Tuesday, November 25, 2008

Naming and conventions in XAML

I think the naming and code/markup conventions in XAML is a bit unclear. This post will raise some of the issues.

I posted a new thread in the Silverlight.net forums about why there is no PART_ convention in Silverlight when this convention exists in WPF. I described the problem like this:

"In WPF there is a convention for TemplateElements in controls that distinguishes controls that must exist in a template from other controls. This means that if I edit a control template I know that all elements named PART_* must be in the template and all other parts I can remove or do whatever I like to.

When I looked in Silverlight Toolkit and the shipped controls there are no such standard, why? How should the user know which controls that must be in the template? I think it is sad that the framework doesn't look the same in all parts (yes I know that the Silverlight Toolkit is not in the framework, but realize that it will be a template and a teacher for many control developers). Is there a reason?"

I did not get a clear answer for why they have made it this way but the replies made me realize that PART_ convention can probably not be entered in the future because this will break the released code. And on the other side, in WPF the PART_ convention can not be removed because that will break the WPF code. I think the problem is that the two so similar frameworks differ in conventions and readability. What about the problem?

Yes, I know about the TemplatePart attribute and I know that the functionality does not change because of the naming convention. I think that the problem is that the tools does not use this information today. Tools like Visual Studio and Blend will soon be consuming the attribute but there are a lot of other tools that won't. This brings us to my second opinion.

I think this is a usability and design issue. If you read Framework Design Guidelines (K. Cwalina, B. Abrams) they have an important point when they say that the .NET Framework should "look the same" wherever you are. Therefore I think its a bad thing that Silverlight and WPF differs. A developer should recognize himself/herself when adopting a new area within the framework, and the framework code should be clear and readable. This is not a big issue and maybe I'm whining a little bit too much about this, but I think it is important that we create conventions for markup (XAML) in the same way that we use camelCasing and PascalCasing in e.g. C#. I have seen some unclear naming within the framework (in XAML), are there any conventions for naming and so on and do people use them?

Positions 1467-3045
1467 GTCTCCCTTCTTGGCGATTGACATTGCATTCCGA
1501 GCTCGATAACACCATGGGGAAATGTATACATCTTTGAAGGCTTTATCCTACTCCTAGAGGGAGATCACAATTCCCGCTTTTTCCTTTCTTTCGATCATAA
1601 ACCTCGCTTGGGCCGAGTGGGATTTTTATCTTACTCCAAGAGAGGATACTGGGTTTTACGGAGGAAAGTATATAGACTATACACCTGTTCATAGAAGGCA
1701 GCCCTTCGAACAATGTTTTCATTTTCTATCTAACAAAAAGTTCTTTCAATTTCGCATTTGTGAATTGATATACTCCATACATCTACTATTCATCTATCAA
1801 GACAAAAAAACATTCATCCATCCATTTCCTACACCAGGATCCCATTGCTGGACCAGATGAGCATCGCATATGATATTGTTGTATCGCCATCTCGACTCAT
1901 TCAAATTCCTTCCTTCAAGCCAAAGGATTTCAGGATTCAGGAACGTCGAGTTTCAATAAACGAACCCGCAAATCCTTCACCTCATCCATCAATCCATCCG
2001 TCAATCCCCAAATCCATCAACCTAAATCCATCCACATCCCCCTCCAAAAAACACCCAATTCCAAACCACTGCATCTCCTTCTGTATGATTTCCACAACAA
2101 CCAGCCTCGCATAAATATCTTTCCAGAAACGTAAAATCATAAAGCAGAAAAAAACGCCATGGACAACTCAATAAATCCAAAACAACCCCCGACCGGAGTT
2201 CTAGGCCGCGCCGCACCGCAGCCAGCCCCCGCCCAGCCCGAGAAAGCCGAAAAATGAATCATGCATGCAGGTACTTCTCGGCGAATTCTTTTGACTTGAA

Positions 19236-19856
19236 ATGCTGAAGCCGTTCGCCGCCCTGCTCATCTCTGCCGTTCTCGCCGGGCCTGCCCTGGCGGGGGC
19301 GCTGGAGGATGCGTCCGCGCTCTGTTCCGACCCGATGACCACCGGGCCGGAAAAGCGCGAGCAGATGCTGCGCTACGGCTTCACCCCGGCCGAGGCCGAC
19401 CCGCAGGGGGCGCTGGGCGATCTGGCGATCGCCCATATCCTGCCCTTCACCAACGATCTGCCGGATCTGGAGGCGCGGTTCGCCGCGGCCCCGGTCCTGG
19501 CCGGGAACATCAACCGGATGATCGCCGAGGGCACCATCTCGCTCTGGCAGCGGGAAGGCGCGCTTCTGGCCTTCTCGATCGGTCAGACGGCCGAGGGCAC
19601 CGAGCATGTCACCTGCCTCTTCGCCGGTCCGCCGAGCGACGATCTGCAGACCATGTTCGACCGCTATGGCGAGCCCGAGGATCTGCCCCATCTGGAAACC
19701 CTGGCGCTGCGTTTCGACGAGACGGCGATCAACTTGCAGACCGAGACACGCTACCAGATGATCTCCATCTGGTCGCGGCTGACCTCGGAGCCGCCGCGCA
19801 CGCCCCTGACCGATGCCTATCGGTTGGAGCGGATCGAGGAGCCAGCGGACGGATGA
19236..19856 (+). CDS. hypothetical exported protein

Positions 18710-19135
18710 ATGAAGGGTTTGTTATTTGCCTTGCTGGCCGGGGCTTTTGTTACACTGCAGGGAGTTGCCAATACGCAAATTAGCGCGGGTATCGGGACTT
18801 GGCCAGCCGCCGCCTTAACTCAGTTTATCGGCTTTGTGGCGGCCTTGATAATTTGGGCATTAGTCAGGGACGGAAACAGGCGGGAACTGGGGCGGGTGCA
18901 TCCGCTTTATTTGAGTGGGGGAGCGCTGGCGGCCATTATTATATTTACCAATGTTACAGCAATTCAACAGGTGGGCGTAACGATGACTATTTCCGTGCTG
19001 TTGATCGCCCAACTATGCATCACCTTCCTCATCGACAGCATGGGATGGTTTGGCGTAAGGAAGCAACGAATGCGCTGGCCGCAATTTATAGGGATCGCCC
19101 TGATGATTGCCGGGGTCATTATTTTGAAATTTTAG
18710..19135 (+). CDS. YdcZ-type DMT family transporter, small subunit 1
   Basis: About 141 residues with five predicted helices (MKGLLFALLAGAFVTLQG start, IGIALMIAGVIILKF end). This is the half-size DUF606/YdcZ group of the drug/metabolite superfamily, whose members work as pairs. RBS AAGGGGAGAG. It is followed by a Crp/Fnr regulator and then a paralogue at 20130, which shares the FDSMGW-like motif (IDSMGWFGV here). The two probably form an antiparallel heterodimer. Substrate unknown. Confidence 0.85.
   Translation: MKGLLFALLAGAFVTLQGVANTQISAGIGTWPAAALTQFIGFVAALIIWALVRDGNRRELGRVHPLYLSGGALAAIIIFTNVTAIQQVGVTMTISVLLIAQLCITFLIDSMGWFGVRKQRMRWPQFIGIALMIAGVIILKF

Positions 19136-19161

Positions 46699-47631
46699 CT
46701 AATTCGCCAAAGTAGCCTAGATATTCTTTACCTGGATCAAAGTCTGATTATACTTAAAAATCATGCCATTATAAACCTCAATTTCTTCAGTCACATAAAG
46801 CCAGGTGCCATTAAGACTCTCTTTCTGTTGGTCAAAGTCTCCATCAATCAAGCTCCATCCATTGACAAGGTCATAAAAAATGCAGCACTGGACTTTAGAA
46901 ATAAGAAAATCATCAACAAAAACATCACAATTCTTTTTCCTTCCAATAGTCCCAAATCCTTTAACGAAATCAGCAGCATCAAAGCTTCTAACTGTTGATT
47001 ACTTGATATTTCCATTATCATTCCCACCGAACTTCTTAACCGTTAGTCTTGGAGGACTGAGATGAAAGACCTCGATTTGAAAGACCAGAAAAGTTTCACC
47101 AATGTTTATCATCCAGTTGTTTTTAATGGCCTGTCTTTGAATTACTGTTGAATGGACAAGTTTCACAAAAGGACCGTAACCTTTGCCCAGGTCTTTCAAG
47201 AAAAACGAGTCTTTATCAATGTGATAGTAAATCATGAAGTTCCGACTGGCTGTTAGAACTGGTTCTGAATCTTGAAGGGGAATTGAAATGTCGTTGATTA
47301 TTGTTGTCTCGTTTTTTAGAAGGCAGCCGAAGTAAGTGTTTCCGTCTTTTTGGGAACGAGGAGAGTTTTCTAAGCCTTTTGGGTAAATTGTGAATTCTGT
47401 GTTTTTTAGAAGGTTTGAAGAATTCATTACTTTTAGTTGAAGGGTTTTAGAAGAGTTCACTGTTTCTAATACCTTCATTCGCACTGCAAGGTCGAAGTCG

Another part that is related to this is how you should name your members in XAML. Your XAML-file are compiled into the same container as the code behind (in the case of a UserControl) and there they will be members of that class. This means that if you name e.g. a Button "MyButton" it will appear as a member of the class with a field name "MyButton". In C# and in standard naming conventions fields should be named with camelCasing which means that the right name for MyButton should be myButton. The same thing for naming resources. Right now the naming is unclear and it differs within Silverlight and WPF and also between XAML and e.g. C#.

I think it is sad that Silverlight/WPF differs and I think it is important to create conventions for writing XAML. This is not about the functionality of the code you write, it is about the usability and the experience for the next developer that will read and try to understand your code. What do you think?

Friday, November 21, 2008

The Misuse of var in .NET - it's bad programming!

This post will argue that many .NET developers misuse implicit typing (var) in their programming. I see this more often and I really think this is really, really bad programming. This is why:

About implicit variables
Fist of all, what does the documentation say about var?
var keyword[C#]: